NACCHO Exchange: Health Equity

May 5, 2016

Essential Elements of Health Equity Practice: Partnering to Support Power-Building; Revitalizing Communities: Partnerships to Create Active, Safe Places in Merced County, California; Advancing Health Equity through Regional Collaboration; and Governing for Racial Equity: A Local Health Department's Journey

What Works 2011-2012: Curriculum Based Programs That Help Prevent Teen Pregnancy

October 11, 2011

What programs delay sexual initiation, improve contraceptive use among sexually active teens, and/or prevent teen pregnancy? Over the years, The National Campaign has produced and disseminated a number of detailed reports and publications designed to answer this question. Here, in shorthand form, is an overview of what is known about carefully evaluated interventions that help delay sex, improve contraceptive use, and/or prevent teen pregnancy.

Bicycling and Walking in the U.S.: 2010 Benchmarking Report

January 28, 2010

Bicycling and Walking in the U.S.: 2010 Benchmarking Report is an essential resource and tool for government officials, advocates, and those working to promote bicycling and walking. The Benchmarking Project is an on-going effort to collect and analyze data on bicycling and walking in all 50 states and the 51 largest U.S. cities. This second biennial report reveals data including: bicycling and walking levels and demographics; bicycle and pedestrian safety; bicycle and pedestrian policies and provisions; funding for bicycle and pedestrian projects; bicycle and pedestrian staffing levels; written policies on bicycling and walking; bicycle infrastructure including bike lanes, paths, signed bike routes, and bicycle parking; bike-transit integration including presence of bike racks on buses, bike parking at transit stops; bicycling and walking education and encouragement activities; and public health indicators including levels of obesity, physical activity, diabetes, and high blood pressure. The report is full of data tables and graphs so you can see how your state or city stacks up. Inside you will find unprecedented statistics to help support your case for increasing safe bicycling and walking in your community. Bicycling and Walking in the U.S.: 2010 Benchmarking Report was funded by the Centers for Disease Control and Prevention and made possible through the additional support of Bikes Belong and Planet Bike.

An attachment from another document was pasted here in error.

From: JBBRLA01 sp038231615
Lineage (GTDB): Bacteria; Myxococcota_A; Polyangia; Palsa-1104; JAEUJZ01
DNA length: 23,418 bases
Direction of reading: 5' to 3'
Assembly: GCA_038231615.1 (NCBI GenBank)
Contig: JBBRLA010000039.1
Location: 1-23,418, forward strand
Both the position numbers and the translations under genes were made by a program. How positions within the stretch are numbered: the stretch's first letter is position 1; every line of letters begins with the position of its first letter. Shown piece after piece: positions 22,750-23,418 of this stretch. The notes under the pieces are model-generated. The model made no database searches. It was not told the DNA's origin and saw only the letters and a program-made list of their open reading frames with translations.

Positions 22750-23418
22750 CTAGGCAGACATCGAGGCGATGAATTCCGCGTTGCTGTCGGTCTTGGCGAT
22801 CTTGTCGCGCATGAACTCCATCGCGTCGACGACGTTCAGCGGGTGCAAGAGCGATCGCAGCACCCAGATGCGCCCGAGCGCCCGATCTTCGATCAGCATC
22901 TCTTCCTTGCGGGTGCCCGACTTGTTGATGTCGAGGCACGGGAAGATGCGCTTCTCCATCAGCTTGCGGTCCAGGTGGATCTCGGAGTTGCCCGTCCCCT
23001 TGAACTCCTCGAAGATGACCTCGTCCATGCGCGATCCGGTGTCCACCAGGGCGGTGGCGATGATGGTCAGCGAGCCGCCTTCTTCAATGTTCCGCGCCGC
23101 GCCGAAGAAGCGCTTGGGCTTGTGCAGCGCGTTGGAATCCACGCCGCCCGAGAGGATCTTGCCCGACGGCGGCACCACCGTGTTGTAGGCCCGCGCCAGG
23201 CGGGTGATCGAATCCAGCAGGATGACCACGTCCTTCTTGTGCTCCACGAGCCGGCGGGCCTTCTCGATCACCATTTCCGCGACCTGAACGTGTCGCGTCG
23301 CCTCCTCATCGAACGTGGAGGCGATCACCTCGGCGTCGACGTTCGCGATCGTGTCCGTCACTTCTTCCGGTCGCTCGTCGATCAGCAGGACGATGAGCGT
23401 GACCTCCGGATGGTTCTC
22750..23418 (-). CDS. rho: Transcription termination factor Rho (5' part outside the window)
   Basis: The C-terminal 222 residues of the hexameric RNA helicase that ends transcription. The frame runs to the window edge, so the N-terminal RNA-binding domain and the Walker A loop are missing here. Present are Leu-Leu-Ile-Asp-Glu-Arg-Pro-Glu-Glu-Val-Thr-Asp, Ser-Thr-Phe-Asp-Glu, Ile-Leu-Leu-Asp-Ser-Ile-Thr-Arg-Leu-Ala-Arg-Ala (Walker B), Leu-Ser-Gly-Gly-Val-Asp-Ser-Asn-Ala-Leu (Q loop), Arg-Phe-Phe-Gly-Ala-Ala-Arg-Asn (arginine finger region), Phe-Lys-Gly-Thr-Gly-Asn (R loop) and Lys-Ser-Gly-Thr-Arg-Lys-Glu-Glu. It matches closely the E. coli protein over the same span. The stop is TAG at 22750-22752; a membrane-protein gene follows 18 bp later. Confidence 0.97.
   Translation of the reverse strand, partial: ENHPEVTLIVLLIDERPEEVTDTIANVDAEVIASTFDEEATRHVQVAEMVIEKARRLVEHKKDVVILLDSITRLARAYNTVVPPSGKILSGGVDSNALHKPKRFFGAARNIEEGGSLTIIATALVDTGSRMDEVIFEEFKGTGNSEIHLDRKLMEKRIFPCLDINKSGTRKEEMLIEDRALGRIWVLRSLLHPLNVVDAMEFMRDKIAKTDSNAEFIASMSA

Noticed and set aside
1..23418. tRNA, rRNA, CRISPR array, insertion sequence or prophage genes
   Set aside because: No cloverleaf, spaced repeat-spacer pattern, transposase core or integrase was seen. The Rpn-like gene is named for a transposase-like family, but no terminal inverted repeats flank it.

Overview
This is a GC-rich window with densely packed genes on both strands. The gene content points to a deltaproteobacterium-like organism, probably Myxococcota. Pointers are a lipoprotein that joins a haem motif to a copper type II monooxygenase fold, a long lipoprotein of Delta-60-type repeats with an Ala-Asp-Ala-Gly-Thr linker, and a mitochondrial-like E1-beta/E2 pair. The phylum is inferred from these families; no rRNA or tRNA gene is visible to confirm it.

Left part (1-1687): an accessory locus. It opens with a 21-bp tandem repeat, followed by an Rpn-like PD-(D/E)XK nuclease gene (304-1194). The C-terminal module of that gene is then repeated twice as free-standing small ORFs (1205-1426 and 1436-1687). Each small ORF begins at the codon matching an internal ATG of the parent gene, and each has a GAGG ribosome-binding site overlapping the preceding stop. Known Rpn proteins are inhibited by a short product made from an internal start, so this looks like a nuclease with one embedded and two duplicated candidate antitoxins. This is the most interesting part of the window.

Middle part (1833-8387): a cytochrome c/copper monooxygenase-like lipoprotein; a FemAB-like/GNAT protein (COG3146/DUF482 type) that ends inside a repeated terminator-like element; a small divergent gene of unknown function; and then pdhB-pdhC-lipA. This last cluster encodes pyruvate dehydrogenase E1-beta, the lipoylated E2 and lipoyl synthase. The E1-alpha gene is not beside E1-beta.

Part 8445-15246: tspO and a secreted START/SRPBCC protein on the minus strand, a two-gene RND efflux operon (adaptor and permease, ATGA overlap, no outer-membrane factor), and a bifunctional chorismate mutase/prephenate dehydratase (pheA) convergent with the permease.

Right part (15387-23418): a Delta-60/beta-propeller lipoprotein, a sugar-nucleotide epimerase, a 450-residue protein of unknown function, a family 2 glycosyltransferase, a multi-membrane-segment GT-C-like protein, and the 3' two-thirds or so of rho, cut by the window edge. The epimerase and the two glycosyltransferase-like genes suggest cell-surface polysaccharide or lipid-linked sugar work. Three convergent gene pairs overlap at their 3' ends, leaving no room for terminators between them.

Grant Writing

August 4, 2004

For nonprofit organizations, starting or expanding a program is likely to involve submitting a grant proposal to a potential funder as part of a competitive process. This manual presents the fundamentals of preparing a successful grant proposal for securing funds from both public and private sources. This information is for individuals with varying levels of experience in grant writing, with an emphasis on government grant application requirements.

Human Resources

August 4, 2004

Nonprofit organizations must have a sound understanding of human resources management in order to effectively accomplish their mission. This training manual provides users of all experience levels with the fundamentals they need to build a successful human resources strategy for operating a nonprofit support organization for AIDS advocacy, prevention and treatment.

Technology Development

August 4, 2004

For most, if not all nonprofit organizations, starting or expanding a program is likely to involve the purchase and use of technology. The purpose of this manual is to present the fundamentals of technology acquisition and implementation; identify some of the various technology options that are available; recommend proper maintenance practices and information; and present an overall understanding of technology.

Volunteer Management

August 4, 2004

Staff turnover at community-based organizations has grown high in recent years. The competition for both financial and human resources has reached an all-time high as well. During these times of limited resources, the use and management of volunteer services has become critical for success in many CBOs. The purpose of this training manual is to offer guidelines for effectively recruiting, training and managing volunteers.

Surviving an Audit

September 8, 2003

To provide board members and staff of minority community-based organizations with the financial and legal skills they need to handle receipt of federal funding, this manual addresses the most common legal and financial challenges CBOs face and offers practical solutions.